In the past decades, signal detection has benefited from technological progress. More data on possible adverse drug reactions is available and interpretation of data has become more accurate and efficient. But we should never lose sight of what these signals are about: the patient’s perspective. During the MEB Science Day 2021, professor Eugène van Puijenbroek focuses on the nature of signals.

MEB Science Day 2021

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Eugène van Puijenbroek works for the Netherlands Pharmacovigilance Centre Lareb since 1995, currently as the head of the centre’s Scientific Department. While at Lareb, the former general practitioner acquired his PhD from Utrecht University. In 2014 he became professor in Pharmacovigilance at the university of Groningen.

“My thesis and current research projects focus on signal detection and ways to extra information out of large data sets, using statistical methods”, explains Eugène, who is also skilled in clinical pharmacology.

Developments in reporting Adverse Drug Reactions
“We’ve seen a lot of changes – changes for the good. The standardisation of case reports, the nature and amount of adverse drug reactions (ADR’s) received, and the signals those ADR’s led to”, he continues. “How those signals are defined is determined by several factors. The amount of reports, the nature and whether or not information is new or deviates from existing information, for example. All these data are analysed and compared to other information, like the presence in literature and other pharmacovigilance databases. But the patient’s situation, pharmacological pathways and other reasons that may explain the events should always be taken into account and assessed.”

Unexpected adverse reactions

“Whether medicines are new or have been on the market for a while: sometimes new and unexpected adverse reactions appear that were not observed before.” Eugène brings to mind an example from a few years ago. “We’ve seen reports of onycholysis, detachment of nails, related to the use of the antibiotic doxycycline in relative high dosages of 100 mg twice daily. Phototoxic reactions had been seen before with this drug, that had been authorised for over thirty years. This particular adverse reaction however, was uncommon. The data was analysed and discussed in the PRAC (Pharmacovigilance Risk Assessment Committee ) meeting. This eventually led to an update of the Summary of Product Characteristics.”

A more recent example concerns flucloxacillin, a narrow spectrum penicillin, widely used both intravenously in hospitalized patients and orally to combat S. aureus infections. “A retrospective study in 2019 by an academic group from Nijmegen, showed patients with low blood levels of potassium. Reports we received at Lareb showed the same issue in patient cases. The consequences of this potential adverse drug reaction can be severe. It led to an analysis and a discussion in the PRAC, which eventually led to a variation of the marketing authorisation, with the product information advising physicians to measure blood potassium levels regularly when administering higher doses of flucloxacillin.”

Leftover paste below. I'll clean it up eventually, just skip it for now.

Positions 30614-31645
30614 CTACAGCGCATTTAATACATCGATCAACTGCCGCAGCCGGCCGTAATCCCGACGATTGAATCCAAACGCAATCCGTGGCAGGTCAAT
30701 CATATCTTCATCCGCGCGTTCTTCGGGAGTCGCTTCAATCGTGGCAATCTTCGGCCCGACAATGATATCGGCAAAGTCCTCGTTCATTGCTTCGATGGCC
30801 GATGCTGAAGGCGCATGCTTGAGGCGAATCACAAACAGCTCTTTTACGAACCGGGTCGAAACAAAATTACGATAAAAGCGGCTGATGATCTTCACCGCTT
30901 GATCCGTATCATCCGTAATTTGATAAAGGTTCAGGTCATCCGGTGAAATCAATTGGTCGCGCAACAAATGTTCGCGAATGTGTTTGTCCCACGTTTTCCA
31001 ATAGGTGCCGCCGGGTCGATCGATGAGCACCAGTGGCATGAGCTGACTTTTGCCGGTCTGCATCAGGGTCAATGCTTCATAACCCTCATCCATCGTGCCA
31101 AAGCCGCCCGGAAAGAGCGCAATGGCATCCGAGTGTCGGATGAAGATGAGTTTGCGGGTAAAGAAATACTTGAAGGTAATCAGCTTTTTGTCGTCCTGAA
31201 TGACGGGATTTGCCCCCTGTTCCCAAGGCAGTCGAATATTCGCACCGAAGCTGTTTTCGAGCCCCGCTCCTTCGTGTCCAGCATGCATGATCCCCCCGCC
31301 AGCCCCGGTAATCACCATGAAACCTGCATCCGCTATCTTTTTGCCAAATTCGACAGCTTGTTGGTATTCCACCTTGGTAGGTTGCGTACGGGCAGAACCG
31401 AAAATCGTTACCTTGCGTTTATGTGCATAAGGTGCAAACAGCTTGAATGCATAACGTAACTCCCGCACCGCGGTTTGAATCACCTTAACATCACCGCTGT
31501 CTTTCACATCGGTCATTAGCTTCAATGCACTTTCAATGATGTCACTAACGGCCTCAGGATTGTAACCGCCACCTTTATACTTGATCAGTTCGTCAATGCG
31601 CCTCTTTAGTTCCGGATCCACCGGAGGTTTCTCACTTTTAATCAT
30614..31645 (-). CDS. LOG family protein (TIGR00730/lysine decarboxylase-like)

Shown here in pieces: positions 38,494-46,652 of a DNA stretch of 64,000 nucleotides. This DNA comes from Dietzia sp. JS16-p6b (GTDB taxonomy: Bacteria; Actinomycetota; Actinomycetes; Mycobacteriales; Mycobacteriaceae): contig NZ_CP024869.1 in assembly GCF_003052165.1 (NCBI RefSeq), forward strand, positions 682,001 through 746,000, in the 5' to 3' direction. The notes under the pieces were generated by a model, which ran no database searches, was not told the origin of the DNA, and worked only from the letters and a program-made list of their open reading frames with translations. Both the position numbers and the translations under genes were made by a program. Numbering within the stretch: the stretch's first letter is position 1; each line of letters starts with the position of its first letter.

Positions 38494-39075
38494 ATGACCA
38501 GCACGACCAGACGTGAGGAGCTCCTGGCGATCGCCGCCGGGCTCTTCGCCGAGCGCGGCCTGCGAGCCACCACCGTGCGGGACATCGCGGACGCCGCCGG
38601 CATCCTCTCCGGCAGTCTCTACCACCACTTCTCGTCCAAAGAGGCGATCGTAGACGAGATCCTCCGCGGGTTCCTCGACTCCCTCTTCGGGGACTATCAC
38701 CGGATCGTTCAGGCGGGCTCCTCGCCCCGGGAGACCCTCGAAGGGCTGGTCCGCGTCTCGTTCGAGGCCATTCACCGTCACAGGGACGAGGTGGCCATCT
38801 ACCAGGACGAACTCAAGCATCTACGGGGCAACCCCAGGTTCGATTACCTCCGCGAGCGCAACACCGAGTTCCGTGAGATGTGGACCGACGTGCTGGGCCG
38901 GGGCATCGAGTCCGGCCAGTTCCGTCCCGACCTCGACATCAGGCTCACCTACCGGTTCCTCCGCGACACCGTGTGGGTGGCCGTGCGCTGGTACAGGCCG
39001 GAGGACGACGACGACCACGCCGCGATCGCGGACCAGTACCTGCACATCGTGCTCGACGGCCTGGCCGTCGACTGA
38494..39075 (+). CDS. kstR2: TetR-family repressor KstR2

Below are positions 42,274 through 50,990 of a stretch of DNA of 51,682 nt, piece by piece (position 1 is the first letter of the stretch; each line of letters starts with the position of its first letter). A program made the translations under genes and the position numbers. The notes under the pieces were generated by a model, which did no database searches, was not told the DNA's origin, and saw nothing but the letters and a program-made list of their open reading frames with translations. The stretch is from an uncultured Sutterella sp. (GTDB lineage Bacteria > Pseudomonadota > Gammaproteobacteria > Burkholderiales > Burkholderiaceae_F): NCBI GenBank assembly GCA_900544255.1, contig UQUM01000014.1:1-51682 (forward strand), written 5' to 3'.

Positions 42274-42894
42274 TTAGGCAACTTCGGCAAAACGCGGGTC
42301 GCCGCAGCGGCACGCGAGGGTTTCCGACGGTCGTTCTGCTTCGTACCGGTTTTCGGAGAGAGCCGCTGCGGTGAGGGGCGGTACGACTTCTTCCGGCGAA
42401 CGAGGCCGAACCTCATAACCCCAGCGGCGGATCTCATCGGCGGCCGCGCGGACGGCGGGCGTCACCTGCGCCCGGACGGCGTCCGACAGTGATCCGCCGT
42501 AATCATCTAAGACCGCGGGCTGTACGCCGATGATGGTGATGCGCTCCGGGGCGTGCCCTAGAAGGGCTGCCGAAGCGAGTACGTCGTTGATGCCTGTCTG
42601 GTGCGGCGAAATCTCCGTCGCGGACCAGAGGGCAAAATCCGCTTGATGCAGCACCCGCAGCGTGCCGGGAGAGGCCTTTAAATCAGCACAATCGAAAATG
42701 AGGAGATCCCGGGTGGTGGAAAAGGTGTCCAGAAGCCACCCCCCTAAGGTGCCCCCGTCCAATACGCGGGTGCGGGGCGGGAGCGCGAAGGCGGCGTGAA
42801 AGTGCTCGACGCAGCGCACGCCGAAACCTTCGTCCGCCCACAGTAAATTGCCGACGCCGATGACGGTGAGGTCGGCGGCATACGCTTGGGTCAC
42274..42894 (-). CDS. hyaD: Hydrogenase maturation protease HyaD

Sensing different sources

Two examples, which for Eugène show what it is all about. “Sensing what is happening”, he explains. “Information from literature, patient cases, reports from healthcare professionals as well as patients: all these sources might trigger something.” And these sources differ from those used in the past. “The detection of signals of new adverse reactions has changed over the years. The European pharmacovigilance databank has grown and evolved. It nowadays also contains non-serious reports, in contrast to before, so we can also screen broader, something that had to be carried out before on a national level only. An impressive step forward, since that really helps in processing and detecting signals.”

In the past case reports in literature where also an important source of information. Doctors addressing issues in articles about adverse reactions they see in individual patients. However, scientific journals are more reluctant in publishing these case reports. Less publications on individual patient cases, as Eugène notices, is a consequence of what is happening in monitoring adverse reactions the last decades. “It has grown from individual cases to a more holistic approach. We see an increase in data. Large databases with lots of information, on which statistical analysis can take place.” But, he stresses, “the patient level story has always stayed important. Without that, the story just isn’t complete. Statistics is one thing, but interpretation is key. Without that, the decision to take action is impossible.”

“New techniques will arise and they will broaden our possibilities. But it will always remain important to look at the nature of the signals, their pharmacological background and the medical background of the patients involved. That is something that asks for more research: how do we connect clinical pharmacological pathways and statistical results? That is exactly what we are looking into at the moment in our studies.”

ADR latency times